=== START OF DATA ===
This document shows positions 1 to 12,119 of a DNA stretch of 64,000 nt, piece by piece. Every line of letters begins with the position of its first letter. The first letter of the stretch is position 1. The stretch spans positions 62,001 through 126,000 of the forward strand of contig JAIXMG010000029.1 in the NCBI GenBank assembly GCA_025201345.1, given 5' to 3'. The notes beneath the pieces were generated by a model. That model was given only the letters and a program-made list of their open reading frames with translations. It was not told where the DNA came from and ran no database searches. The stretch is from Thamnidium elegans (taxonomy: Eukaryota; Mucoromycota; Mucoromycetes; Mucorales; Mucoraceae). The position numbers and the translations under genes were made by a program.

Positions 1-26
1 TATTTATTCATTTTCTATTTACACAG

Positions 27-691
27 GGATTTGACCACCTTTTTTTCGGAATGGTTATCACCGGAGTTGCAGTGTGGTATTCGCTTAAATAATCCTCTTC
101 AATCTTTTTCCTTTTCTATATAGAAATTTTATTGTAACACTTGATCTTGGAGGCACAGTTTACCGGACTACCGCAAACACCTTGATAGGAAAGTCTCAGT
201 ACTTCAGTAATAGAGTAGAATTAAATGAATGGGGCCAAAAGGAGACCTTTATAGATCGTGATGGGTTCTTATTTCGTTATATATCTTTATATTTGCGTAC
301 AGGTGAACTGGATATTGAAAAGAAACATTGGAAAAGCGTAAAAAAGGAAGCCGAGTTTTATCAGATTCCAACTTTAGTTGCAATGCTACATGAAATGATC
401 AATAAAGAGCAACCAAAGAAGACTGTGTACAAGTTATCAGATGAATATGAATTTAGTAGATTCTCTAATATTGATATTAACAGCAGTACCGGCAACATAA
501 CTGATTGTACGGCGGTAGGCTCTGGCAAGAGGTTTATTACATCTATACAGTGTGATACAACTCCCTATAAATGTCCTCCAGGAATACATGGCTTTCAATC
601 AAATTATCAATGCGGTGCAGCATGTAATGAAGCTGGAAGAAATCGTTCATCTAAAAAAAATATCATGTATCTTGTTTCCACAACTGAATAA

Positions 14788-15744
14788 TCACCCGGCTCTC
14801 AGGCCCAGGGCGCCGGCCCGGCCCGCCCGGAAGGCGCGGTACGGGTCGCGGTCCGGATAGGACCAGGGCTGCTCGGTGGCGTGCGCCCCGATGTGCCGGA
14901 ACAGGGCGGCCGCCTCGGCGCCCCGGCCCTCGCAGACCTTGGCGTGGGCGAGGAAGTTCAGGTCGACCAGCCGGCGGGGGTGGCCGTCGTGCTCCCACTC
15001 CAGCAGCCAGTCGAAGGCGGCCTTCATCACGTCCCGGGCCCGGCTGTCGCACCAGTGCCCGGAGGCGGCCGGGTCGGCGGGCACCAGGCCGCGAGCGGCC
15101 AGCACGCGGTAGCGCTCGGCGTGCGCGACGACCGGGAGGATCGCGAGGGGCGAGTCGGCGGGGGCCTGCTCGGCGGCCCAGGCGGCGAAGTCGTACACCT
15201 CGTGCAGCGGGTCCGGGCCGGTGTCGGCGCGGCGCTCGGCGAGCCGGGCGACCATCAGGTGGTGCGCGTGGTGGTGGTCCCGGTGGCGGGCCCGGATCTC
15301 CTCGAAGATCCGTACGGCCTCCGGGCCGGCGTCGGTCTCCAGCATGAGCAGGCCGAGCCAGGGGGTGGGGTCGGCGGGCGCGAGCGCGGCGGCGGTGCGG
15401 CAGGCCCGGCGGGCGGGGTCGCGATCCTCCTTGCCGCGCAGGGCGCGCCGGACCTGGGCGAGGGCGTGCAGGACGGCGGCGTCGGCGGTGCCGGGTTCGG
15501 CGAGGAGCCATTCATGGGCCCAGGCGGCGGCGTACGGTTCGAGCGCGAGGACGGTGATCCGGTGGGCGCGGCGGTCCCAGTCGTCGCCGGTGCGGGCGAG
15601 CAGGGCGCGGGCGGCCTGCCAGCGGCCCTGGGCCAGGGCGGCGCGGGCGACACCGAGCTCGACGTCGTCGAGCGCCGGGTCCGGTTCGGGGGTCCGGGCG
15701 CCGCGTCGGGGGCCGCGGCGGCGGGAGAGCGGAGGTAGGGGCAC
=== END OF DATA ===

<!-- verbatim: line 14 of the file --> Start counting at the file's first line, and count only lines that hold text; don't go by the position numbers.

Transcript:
14801 AGGCCCAGGGCGCCGGCCCGGCCCGCCCGGAAGGCGCGGTACGGGTCGCGGTCCGGATAGGACCAGGGCTGCTCGGTGGCGTGCGCCCCGATGTGCCGGA